Everybody suffers. Whether you’re going through a breakup, dealing with a recent weight gain, or being passed over for a promotion at work, it’s not uncommon to face challenges. The truth is, sometimes things are hard and bad — and this may lead to you feeling extreme disappointment. But while we all fall short from time to time, these challenges certainly don’t have to derail us. Here, our experts share some easy strategies to recover from a setback.
Meet our expert panel
- Liz Hall, PhD, is professor of psychology at Rosemead School of Psychology, Biola University, where she teaches courses on the psychology of religion.
- Leah Marone has more than 20 years of experience as a psychotherapist. She is also a corporate wellness consultant and speaks on resilience and mindfulness.
- Deborah Gilboa, MD, author of From Stressed to Resilient, is a resilience expert who works with people on strategies that turn stress into an advantage.
Acknowledge the pain.
When facing a mishap, we often try to protect ourselves by minimizing our disappointment, but accepting it is the first step to getting back on our feet. “It may seem counterintuitive, but research shows the more we acknowledge our pain, the more easily we move on,” promises expert Liz Hall, PhD. Validating your feelings is the first step to resilience.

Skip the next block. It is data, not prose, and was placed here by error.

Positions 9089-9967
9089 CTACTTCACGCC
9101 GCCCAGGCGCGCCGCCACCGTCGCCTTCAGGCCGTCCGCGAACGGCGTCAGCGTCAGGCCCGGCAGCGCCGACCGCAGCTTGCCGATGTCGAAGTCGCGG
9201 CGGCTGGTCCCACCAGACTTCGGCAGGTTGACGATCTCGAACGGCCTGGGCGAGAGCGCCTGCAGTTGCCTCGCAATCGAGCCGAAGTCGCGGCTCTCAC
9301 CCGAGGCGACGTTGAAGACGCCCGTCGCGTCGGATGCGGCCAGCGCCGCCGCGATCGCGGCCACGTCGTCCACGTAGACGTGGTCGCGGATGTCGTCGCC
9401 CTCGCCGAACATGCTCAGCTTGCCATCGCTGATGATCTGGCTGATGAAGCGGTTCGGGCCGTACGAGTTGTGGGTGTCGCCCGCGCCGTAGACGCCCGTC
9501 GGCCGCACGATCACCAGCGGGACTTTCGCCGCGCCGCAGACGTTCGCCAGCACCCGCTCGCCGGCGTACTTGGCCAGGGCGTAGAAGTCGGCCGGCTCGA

Ask these questions.
To shift into a solution-focused mindset, ask yourself three questions, urges expert Leah Marone. What can I control? What are my options? and What can I let go of? If the setback involves one of your relationships, is there something you can do to heal the dynamic, or is it beyond repair? As for what to let go of, focus on your perfectionism, she advises. Start by releasing those high expectations because setbacks don’t make you a failure, they make you human.
Reassure out loud.
One of the most effective ways to silence a self-deprecating inner voice is by reassuring yourself out loud, as if you were comforting a friend, says expert Deborah Gilboa, MD. “For instance, if you catch yourself thinking, I can’t do anything right, just say, ‘I’m doing my best!’” Voicing empathy for yourself halts negative thoughts and reinforces neural pathways that lead to positive thinking.
The most resilient people find meaning from their setbacks, observes Hall. “It’s not that suffering or facing challenges automatically provides growth, but it can, if we learn from our experiences.” One of the best ways to do that is by reaching out to others. “I see this quite a bit in my research: Helping someone else helps us feel stronger.” Whether you share lessons you learned or simply volunteer in your community, reaching out to people immediately makes you feel a sense of connection that boosts your confidence.
One of the most overlooked lessons from a setback? It means you tried. “Acknowledge the chances you did take,” encourages Marone. “Think of a setback like a ‘rep’ in weight training: The more you do, the stronger you become.” Also, celebrate the times you stepped out of the box and tried something new. “Simply validating all that you’ve done helps you become more willing to take risks.”
Check in with yourself.
The more in tune we are with our emotions, the more confident we become, notes Marone. “Check in with yourself,” she urges. “While you’re having coffee in the morning, for example, observe how you’re feeling.” Soon, being present with yourself will become part of your daily routine, which builds resilience and boosts self-esteem.
This article originally appeared in our print magazine, Woman’s World.
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